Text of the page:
by Gregg LaBar

February 8, 2024

True innovation in sustainability doesn’t stop at making operations, the supply chain and products do less harm. True innovation goes further to focus on doing more good in the world, overturning long-held assumptions, achieving transformative change and contributing a net positive impact.

That was one of the key themes coming out of a panel discussion that I moderated at the second annual Sustainability Summit convened by the Greater Cleveland Partnership (GCP) in late January. At the “Innovation for Sustainable Growth” session, the panelists were:

  • Elisa Seddon, Technical Fellow, Lubrizol
  • Steve Sumner, Vice President, Corporate Innovation, Lincoln Electric
  • Chris Laszlo, Professor of Organizational Behavior, Case Western Reserve University
  • Trisha Brown, Co-Director, Great Lakes Biomimicry

The consensus of the panelists was that the sustainability profession and its partners in the private, public and nonprofit sectors are not innovating fast enough or smart enough. Case’s Chris Laszlo said companies are generally not on pace to meet the 2030, 2040 and 2050 goals that have been set in a wide range of areas, including greenhouse gas emissions, waste reduction, biodiversity, water stewardship, safety, and diversity, equity and inclusion. Unfortunately, despite all these efforts to do less harm, he said many of the indicators relating to carbon emissions, water scarcity, loss of biodiversity, income inequality and more are getting worse.

One of the themes to emerge from the session was the potential impact of a mindset shift to focus on “capabilities not products.” In other words, true sustainability innovation will come from investing in capabilities that can be leveraged to benefit a wide range of applications for the long term – instead of in products that a company currently makes that try to solve today’s problems as if they are not going to change or grow over time.

Capabilities-focused innovation can be transformational for companies, but it is not easy. Seddon noted that Lubrizol, a nearly 100-year-old specialty chemicals manufacturing company, went so far as to adopt this new purpose statement: “Lubrizol science delivers sustainable solutions to advance mobility, improve wellbeing and enhance modern life.”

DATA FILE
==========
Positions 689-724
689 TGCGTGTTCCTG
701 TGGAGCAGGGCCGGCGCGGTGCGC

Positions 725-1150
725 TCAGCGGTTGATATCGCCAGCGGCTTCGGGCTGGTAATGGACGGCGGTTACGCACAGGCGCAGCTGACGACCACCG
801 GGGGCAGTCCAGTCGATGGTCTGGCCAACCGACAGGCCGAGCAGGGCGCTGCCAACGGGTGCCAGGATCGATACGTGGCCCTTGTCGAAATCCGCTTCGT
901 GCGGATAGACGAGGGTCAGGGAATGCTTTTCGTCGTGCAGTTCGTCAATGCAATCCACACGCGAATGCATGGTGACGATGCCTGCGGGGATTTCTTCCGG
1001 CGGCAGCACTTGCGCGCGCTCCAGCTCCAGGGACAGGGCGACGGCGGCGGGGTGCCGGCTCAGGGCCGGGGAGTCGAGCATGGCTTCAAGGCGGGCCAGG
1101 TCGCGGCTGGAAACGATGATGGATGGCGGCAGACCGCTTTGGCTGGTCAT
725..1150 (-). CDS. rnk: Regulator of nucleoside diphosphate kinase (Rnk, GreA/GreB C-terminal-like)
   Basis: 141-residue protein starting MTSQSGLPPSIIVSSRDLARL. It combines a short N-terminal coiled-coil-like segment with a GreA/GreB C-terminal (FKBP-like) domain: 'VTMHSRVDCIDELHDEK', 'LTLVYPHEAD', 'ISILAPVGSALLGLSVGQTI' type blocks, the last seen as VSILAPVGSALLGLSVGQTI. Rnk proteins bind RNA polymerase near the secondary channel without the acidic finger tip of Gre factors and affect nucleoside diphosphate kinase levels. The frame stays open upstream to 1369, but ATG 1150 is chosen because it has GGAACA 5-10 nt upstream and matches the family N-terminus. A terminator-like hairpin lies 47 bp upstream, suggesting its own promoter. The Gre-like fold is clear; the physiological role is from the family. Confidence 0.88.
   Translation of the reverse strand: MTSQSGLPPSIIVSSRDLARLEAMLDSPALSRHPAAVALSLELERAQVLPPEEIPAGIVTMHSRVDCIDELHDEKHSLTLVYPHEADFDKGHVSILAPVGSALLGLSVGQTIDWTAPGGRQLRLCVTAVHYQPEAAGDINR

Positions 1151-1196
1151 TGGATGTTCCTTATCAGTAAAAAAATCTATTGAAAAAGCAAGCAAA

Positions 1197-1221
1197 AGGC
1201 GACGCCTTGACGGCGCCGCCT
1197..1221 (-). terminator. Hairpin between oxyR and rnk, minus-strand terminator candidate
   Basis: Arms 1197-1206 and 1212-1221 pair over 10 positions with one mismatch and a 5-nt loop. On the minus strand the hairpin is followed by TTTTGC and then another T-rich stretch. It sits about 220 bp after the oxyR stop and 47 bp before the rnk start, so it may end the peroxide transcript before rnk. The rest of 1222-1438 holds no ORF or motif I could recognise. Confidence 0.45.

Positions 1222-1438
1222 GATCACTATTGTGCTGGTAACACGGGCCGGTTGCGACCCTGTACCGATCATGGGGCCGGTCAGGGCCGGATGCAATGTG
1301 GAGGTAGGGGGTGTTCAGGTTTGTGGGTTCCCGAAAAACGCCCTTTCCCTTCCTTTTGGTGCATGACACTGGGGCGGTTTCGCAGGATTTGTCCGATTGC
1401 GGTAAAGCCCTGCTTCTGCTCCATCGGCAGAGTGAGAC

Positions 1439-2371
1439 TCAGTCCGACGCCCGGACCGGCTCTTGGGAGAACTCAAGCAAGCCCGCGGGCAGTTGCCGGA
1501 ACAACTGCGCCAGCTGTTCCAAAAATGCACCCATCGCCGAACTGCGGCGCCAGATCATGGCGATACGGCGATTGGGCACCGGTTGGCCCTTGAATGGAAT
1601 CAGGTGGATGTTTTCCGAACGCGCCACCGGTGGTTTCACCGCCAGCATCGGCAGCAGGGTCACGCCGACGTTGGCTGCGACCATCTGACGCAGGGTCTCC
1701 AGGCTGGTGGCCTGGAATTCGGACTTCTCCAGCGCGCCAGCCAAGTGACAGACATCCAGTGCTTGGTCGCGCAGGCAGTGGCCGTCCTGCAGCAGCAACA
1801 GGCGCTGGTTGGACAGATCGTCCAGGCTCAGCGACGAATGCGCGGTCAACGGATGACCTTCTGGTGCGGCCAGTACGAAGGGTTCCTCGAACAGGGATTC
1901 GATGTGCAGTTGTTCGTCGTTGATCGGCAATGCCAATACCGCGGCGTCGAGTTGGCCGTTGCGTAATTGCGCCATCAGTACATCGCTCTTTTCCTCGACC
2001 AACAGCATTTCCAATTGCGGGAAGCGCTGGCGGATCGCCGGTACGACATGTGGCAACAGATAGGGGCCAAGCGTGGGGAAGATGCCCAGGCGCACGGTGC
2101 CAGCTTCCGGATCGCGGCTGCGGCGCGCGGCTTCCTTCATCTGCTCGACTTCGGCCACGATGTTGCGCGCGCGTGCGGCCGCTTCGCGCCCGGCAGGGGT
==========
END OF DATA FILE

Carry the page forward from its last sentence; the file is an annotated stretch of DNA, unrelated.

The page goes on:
And Lincoln Electric’s Sumner highlighted his company’s move into manufacturing electric vehicle battery chargers. For more than 125 years, Lincoln Electric has manufactured power equipment for industrial and welding applications – the company is renowned as the Welding ExpertTM worldwide. Focusing on its core capability in power management created an avenue for the company to expand into the EV business, Sumner said.

The mission of Great Lakes Biomimicry is to help organizations learn from nature to accelerate innovation. Co-director Brown said biomimicry is one of the most effective tools for driving transformative innovation because nature is constantly evolving at scale, is regenerative and knows how to manage the interrelatedness of systems. Brown said, “Nature’s ability to help drive innovation in sustainability is based on over 3 billion years of experience in R&D. There must be something we can learn from that.”

Lubrizol’s Seddon said too many organizations come up short on true innovation for sustainability because they try to do it by themselves, and they may not have the knowledge, connections and resources to drive change at the whole system level. “We need more partnerships, and we need everyone moving together in a common direction.”

Dix & Eaton was pleased to be a sponsor of the GCP Sustainability Summit, which had more than 800 registrations for the daylong event. If you were there and want to talk more about what we all heard, please reach out to me. If you missed it, I would be happy to share more insights. You can reach me at